CD4 + CD25 + Regulatory T Cells in Transplantation: Progress, Challenges and Prospects

Transplantation Division, Department of Surgery, University of California, San Francisco, CA, USA.
American Journal of Transplantation (Impact Factor: 5.68). 07/2007; 7(6):1457-63. DOI: 10.1111/j.1600-6143.2007.01829.x
Source: PubMed

ABSTRACT The involvement of CD4(+)CD25(+) regulatory T cells (Treg) in general immune homeostasis and protection from autoimmune syndromes is now well established. Similarly, there has been increasing evidence for Treg involvement in allograft rejection and current immunotherapies. However, despite significant advances in understanding the development, function, and therapeutic efficacy of Treg in certain well-defined rodent models, the relevance of Treg to clinical transplantation remains unclear. In this review, we summarize our current understanding of the role of Treg in immunity and organ transplantation in experimental and clinical settings. In addition, we review advances in using Treg as a form of immune therapy. The goal is to highlight the complexities and opportunities in the field and to provide evidence to support the use of antigen-specific Tregs in the context of transplantation to facilitate a robust and selective state of immune tolerance.

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Available from: Qizhi Tang, Jan 13, 2015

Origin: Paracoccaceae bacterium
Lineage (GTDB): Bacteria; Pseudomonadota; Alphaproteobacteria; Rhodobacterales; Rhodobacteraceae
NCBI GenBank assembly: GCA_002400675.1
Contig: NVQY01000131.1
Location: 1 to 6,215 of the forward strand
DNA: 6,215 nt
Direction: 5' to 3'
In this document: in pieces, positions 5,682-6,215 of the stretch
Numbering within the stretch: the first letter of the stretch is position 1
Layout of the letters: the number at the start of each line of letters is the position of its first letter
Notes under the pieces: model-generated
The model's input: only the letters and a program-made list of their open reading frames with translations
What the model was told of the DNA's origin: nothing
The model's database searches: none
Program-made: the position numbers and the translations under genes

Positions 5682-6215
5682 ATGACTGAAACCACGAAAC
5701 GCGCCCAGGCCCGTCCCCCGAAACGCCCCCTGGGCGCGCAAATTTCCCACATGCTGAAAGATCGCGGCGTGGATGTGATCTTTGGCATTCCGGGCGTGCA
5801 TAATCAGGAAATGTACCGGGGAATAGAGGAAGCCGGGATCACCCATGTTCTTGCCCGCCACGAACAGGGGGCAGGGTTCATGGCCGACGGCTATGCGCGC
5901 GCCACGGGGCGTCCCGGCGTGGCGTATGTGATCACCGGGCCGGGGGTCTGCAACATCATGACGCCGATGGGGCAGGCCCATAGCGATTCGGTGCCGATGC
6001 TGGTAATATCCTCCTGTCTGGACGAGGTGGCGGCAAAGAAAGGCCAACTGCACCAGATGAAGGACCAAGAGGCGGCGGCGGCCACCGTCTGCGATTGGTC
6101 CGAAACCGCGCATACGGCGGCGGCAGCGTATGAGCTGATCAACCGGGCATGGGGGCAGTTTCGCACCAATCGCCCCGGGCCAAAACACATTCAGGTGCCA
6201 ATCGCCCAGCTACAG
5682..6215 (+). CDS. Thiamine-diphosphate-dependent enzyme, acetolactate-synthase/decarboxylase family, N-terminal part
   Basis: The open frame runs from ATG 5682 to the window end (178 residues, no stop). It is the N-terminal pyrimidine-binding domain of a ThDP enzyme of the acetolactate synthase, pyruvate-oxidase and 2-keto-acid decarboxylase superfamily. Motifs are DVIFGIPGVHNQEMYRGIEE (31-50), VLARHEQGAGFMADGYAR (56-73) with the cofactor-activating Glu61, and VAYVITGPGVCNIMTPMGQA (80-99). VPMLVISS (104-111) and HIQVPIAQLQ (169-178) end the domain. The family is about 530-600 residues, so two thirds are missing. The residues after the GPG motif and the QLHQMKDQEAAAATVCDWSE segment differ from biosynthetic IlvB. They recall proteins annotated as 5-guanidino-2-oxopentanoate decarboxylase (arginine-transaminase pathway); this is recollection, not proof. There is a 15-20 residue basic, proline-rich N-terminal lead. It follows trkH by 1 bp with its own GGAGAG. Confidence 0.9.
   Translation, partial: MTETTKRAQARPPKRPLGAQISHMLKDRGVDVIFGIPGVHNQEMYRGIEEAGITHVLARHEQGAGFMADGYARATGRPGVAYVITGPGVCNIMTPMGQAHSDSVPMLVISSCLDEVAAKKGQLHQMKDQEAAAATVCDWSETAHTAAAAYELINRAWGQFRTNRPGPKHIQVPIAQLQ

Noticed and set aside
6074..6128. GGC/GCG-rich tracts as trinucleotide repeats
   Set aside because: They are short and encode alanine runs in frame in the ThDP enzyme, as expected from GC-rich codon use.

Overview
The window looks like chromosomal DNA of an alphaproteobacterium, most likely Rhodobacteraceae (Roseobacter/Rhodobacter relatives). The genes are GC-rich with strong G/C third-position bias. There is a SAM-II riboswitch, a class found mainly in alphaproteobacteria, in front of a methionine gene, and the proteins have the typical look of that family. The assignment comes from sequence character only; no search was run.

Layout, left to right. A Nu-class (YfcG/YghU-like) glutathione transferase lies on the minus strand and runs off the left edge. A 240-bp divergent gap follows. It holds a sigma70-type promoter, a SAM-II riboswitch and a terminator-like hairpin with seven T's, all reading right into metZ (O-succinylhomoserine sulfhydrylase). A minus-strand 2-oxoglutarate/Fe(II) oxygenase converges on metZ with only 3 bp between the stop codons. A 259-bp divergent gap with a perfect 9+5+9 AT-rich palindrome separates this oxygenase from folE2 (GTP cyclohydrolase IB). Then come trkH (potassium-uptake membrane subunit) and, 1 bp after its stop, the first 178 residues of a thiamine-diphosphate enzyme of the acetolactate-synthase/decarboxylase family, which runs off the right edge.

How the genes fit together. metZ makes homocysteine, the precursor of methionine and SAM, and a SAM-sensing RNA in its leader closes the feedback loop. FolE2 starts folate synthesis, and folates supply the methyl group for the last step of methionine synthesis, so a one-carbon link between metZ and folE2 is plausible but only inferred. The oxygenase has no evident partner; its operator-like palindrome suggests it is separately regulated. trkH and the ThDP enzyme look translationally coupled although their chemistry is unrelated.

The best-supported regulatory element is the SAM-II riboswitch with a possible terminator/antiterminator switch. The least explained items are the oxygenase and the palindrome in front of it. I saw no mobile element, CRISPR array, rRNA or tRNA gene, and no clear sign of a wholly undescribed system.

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    • "Thus, identifying safe methodologies to induce donor-specific allograft survival is a top priority. One of the most attractive targets for such therapy is Treg, which have emerged as pivotal immunoregulators in the establishment of allograft tolerance [39]–[41]. While Treg improve graft survival in several experimental models, their low frequency under homeostatic conditions remains a roadblock to their therapeutic use. "
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    ABSTRACT: Adipose tissue-derived mesenchymal stem cells (ADSC) exhibit immunosuppressive capabilities both in vitro and in vivo. Their use for therapy in the transplant field is attractive as they could render the use of immunosuppressive drugs unnecessary. The aim of this study was to investigate the effect of ADSC therapy on prolonging skin allograft survival. Animals that were treated with a single injection of donor allogeneic ADSC one day after transplantation showed an increase in donor skin graft survival by approximately one week. This improvement was associated with preserved histological morphology, an expansion of CD4(+) regulatory T cells (Treg) in draining lymph nodes, as well as heightened IL-10 expression and down-regulated IL-17 expression. In vitro, ADSC inhibit naïve CD4(+) T cell proliferation and constrain Th-1 and Th-17 polarization. In summary, infusion of ADSC one day post-transplantation dramatically increases skin allograft survival by inhibiting the Th-17 pathogenic immune response and enhancing the protective Treg immune response. Finally, these data suggest that ADSC therapy will open new opportunities for promoting drug-free allograft survival in clinical transplantation.
    PLoS ONE 10/2013; 8(10):e76396. DOI:10.1371/journal.pone.0076396 · 3.23 Impact Factor